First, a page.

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Humans

A 10-year-old boy from Lebanon

December 08th, 2015
in:Humans
by:Peter Kearney
located in:Lebanon
tags:disability, Lebanon

Abdel Aziz Al-Chami from Aleppo is the man of the Al-Chami household. He works, educates himself, manages all family affairs and handles all family communication. This sounds quite normal until you learn he does not do this by choice and Abdel Aziz is just 10 years old.

Both Abdel Aziz’s parents, father Abdulhay and mother Haddad, are deaf and dumb and have been so all their lives. They are both very loving parents but their disability means young Abdel Aziz has had to grow up fast. They communicate with Abdel Aziz through sign language, which he remarkably picked up by just watching them communicate with each other.

At the time the war broke out, they were living with their family in Homs. They had to leave in December 2011 as the violence in the city showed no signs of abating. They decided to escape to Lebanon and, despite having Lebanese documentation, the trip to Lebanon would not prove straightforward.

Being unable to communicate whilst fleeing a war is an already pressurised situation. This becomes even more pressurised when, preparing to cross the Syrian-Lebanese border, you realise you have left all documentation in Homs. Having left under such conditions, turning back was not an option.

The missing documentation delayed their escape and caused consternation. They feared being forced to return to their war-torn city and the inevitable fate that would await them there. However, young Abdel Aziz stepped up and returning to Syria was not to be. His communication skills helped explain that his mother had Lebanese residency and they were allowed cross the border. They made their way to Tripoli in the north of Lebanon.

And like that their lives changed dramatically and forever. They were forced out of their home, into a foreign land with no independent means of communication. They settled in the Abu Samra part of the city, where many other Syrian refugees live. Despite being in the company of so many of their fellow countrymen and women, they are alone. They have no relatives here and they receive only minimal support from the UN and other such agencies.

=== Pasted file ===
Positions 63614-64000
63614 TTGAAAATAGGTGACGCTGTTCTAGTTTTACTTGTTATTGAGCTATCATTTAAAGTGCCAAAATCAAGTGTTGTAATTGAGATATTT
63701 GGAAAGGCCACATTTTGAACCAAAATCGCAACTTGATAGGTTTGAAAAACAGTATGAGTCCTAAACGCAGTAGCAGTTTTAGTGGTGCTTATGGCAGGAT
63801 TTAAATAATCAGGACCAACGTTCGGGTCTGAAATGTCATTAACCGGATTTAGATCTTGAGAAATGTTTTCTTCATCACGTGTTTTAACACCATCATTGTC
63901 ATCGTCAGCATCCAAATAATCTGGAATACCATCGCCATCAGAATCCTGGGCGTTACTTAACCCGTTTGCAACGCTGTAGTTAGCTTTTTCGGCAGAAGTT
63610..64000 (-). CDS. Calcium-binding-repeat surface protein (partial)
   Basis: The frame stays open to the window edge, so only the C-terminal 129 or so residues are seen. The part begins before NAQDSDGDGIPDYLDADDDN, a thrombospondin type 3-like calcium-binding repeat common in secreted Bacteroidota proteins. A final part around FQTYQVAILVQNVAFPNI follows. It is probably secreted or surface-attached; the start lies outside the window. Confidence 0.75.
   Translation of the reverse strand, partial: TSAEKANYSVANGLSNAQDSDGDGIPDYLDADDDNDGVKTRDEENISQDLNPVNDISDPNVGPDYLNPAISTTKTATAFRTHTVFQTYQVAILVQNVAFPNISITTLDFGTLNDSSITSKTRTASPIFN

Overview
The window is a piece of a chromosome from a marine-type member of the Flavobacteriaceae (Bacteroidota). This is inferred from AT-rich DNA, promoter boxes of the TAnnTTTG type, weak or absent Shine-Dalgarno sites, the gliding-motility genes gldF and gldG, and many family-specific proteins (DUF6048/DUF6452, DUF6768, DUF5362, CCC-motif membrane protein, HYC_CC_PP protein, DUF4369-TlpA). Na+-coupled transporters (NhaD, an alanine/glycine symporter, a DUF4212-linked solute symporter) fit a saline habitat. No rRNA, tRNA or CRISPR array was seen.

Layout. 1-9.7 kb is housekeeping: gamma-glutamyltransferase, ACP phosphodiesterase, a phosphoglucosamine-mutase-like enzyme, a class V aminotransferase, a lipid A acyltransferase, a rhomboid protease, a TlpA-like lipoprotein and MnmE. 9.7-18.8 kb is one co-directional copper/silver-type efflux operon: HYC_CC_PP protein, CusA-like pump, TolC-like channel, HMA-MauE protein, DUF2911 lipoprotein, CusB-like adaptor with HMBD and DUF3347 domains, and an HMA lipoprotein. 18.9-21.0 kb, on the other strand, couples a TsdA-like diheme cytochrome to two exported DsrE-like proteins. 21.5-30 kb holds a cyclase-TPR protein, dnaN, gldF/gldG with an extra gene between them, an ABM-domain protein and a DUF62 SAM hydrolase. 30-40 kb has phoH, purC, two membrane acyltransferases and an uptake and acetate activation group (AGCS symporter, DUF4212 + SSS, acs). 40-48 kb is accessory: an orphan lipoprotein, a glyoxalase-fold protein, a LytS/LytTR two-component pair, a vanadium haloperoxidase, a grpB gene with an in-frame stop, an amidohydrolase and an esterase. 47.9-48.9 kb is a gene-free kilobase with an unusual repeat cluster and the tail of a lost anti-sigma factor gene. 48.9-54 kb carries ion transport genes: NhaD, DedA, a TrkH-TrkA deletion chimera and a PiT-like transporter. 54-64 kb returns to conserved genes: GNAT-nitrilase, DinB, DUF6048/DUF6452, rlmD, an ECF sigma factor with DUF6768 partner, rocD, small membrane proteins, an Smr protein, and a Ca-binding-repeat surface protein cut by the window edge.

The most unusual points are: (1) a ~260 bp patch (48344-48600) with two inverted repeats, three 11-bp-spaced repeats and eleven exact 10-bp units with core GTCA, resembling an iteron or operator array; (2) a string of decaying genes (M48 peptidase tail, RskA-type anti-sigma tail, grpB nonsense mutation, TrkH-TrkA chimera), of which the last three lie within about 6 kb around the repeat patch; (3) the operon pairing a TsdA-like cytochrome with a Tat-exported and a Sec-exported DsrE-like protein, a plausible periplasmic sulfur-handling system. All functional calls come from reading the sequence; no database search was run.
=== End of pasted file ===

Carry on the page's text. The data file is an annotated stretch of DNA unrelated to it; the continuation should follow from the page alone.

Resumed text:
In Syria, Haddad had her own hairdressing business and Abdulhay owned a number of small metal workshops. They had a very comfortable lifestyle yet now they have a much lower standard of living and they are very much in the hands of their 10-year old son.

Life is totally different for the Al-Chami family here and extremely difficult. They fled war in their home country and were forced to live in a foreign land with no ability to communicate. Abdel Aziz handles all of their communication with local authorities, schools and employers. So much responsibility for such young shoulders.

He communicates with his parents through the sign language he learned from them and his parents stay mainly at home while he goes out looking for work. As deaf and dumb refugees they do not have many opportunities to work or express how they feel. They want to leave Lebanon so they can find a safe and decent place to live, however, that does not look likely at this stage.

Neither parent is allowed work and they receive no support from the UN or Lebanese authorities as deaf and dumb refugees. To survive, they do odd jobs every now and then and live off their dwindling savings from Syria. Abdulhay occasionally works as a janitor while Haddad does casual work for her neighbours. As deaf and dumb refugees, they are forced to accept the worst working conditions and pay.

Before going to school in the morning and after returning in the evening, it is Abdel Aziz who regularly goes to work. He works in local shops, does cleaning jobs and delivers newspapers. He does not arrive home until very late.

His education is suffering and both his parents and teachers are worried, but they must do what they can to survive until they can find a better alternative. At present, there is no better alternative as returning home is not safe and moving to another country is not possible.

Until all that changes, it is young Abdel Aziz who is carrying a lot of the responsibility as the young man of the house. Yet it is unclear for how much longer such a young boy can remain a young man.

Article written by:
Peter Kearney
Author
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© Peter Kearney
Abdel Aziz Al-Chami and his siblings.
Abdel Aziz Al-Chami and his siblings.
In Syria, Haddad had her own hairdressing business and Abdulhay owned a number of small metal workshops. They had a very comfortable lifestyle yet now they have a much lower standard of living and they are very much in the hands of their 10-year old son.
He communicates with his parents through the sign language he learned from them and his parents stay mainly at home while he goes out looking for work. As deaf and dumb refugees they do not have many opportunities to work or express how they feel.

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